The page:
With this in mind, the following songs were chosen for these reasons: 1) they were written/composed/arranged by TOKIO as a whole, or certain members of TOKIO; 2) their lyrics speak volumes of what TOKIO feels and what their experiences have been and what kind of music they want to continue making; 3) they represent the kind of sound that TOKIO wants to make now that they're independent; 4) they're important pieces of TOKIO's history as a band and all the trials they've gone through; 5) they aren't motherfucking LOVE YOU ONLY, AMBITIOUS JAPAN!, or Sorafune.
I've prepared a playlist of songs here for you guys to listen to. Furthermore, every "LYRICS" by the title is a link to the translated lyrics of each song. Enjoy!
1. ASHITA O MEZASHITE! | 明日を目指して！ | "REACH FOR TOMORROW!" (Lyr + Comp: Tomoya Nagase, 2005, LYRICS)
Ashita o Mezashite! was released as a single in 2005, toted as TOKIO's first single where the titular song was 100% created by one of their members (in this case, vocalist Tomoya Nagase). Before Ashita o Mezashite! TOKIO'd already written and composed a number of songs, but all these songs were either additional songs in albums or B-sides in singles. Ashita o Mezashite!, therefore, was a huge push career-wise towards the TOKIO that we know today.
For fans of Tomoya, Ashita o Mezashite! aptly marks the beginning of his long-standing love affair with brass instruments and arrangements, and in the same way that he was young here (only 26 years old!), it's got a very young, very pure sound--sounding very much like the start of a journey. And after reading the lyrics, you'll see that maybe Tomo thought this was the start of something new, too.
2. MIAGEREBA | みあげれば | "LOOKING UP" (Lyr + Comp: Taichi Kokubun, 2014, LYRICS)
Miagereba is a B-side in the single LOVE, HOLIDAY., which is the first single TOKIO released following their announcement of no longer accepting songs from other songwriters. Taichi's always been a loud, energetic guy, but the quiet, simple sound of Miagereba shows the Taichi that we forget lurks beneath the surface. Yes, he's a happy person, and yes, he's always out to make people smile, but besides this, Taichi's also a perfectionist to the core.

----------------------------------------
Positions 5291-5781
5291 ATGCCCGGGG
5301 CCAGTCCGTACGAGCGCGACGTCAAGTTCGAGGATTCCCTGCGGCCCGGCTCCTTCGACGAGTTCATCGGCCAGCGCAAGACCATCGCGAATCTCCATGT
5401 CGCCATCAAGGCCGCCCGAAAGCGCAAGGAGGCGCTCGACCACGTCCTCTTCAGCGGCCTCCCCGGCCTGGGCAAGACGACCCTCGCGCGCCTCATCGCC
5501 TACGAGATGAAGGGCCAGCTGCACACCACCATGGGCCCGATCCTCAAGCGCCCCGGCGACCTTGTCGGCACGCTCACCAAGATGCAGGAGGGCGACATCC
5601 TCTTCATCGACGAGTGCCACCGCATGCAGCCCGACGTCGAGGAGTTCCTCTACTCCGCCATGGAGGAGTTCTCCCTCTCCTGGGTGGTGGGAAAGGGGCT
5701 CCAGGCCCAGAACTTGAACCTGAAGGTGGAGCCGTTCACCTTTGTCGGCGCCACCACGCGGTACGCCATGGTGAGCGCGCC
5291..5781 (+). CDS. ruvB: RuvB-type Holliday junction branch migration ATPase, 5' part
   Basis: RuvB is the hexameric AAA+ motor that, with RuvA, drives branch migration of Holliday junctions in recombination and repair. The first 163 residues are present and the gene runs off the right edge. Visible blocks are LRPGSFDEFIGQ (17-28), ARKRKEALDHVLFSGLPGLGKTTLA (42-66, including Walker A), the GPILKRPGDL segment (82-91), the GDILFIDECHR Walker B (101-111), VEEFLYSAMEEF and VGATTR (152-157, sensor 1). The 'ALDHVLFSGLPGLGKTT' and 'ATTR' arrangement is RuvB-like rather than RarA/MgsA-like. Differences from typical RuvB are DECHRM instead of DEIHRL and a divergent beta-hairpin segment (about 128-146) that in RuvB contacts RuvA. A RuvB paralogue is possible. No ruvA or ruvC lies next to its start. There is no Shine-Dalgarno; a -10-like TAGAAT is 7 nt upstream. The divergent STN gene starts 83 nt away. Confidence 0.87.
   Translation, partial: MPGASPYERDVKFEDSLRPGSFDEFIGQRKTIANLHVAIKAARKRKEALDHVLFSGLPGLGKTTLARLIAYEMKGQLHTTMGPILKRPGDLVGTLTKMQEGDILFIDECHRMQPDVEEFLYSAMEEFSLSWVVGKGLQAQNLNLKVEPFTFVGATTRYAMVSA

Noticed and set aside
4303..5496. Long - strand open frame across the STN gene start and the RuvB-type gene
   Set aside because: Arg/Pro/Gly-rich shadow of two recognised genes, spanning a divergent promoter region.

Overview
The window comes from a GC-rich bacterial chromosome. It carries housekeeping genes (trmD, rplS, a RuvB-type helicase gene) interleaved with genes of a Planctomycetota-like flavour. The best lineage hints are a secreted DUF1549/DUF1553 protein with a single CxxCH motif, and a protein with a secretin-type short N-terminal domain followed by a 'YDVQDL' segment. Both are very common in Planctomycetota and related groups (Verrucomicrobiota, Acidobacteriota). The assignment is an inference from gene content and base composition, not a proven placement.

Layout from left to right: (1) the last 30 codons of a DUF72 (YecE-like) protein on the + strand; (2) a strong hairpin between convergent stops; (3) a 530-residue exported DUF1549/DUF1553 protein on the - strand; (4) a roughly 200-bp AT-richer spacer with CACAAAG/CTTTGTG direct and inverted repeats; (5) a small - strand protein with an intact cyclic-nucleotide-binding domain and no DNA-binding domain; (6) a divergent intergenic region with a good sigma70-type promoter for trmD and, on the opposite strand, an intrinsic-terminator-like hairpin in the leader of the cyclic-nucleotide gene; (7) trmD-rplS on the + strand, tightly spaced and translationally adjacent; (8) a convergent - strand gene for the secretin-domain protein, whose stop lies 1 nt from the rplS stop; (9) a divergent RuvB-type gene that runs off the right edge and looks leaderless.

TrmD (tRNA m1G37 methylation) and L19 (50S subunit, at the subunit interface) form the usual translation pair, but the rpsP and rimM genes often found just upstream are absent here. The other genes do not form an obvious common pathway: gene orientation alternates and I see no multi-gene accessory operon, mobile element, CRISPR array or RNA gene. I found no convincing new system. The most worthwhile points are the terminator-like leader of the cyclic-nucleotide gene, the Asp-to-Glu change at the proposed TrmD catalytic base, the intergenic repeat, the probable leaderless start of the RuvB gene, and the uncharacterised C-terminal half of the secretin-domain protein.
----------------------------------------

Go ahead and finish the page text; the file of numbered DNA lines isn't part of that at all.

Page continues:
The lyrics of Miagereba give the impression of the world being boring and nondescript: grey and slow. In TOKIO's earlier years, Taichi didn't even want to be a part of them (and their sloppy technique, and how it looked like nobody was taking it seriously, and how it was as if he was the only one working his ass off) and nearly quit the band. But as he grew up, his outlook on life changed, too, and while he's still too hard on himself and still got his perfectionism, he at least sees everything in a brighter way now--and he encourages everyone else to do the same.
As a side note, Taichi said the title is in hiragana instead of kanji characters because he wanted to keep it simple. I think it's a nice touch.
3. ...AS ONE (Lyr: Tatsuya Yamaguchi, Comp: Taichi Kokubun, 2012, LYRICS)
When TOKIO decided to make the 17 album in 2011, Taichi was assigned to make 3 songs. And because Taichi was too busy with all the details in the song he wrote and composed himself, he forgot about the two other songs and had to procrastinate. ...as one is one of those songs, and because he only had time to make the composition for it, he asked Tatsuya to write his lyrics for him.
According to Taichi, Tatsuya is a lyrical genius. He creates images and phrases that Taichi could never in his life write, and the ideas he wants to convey are simple, but true. ...as one talks about moving through life despite the obstacles; it says to bring only what's important and not what's expendable. And while one day everything you've done might become forgotten history, as long as you're fulfilled, then what's the harm in it?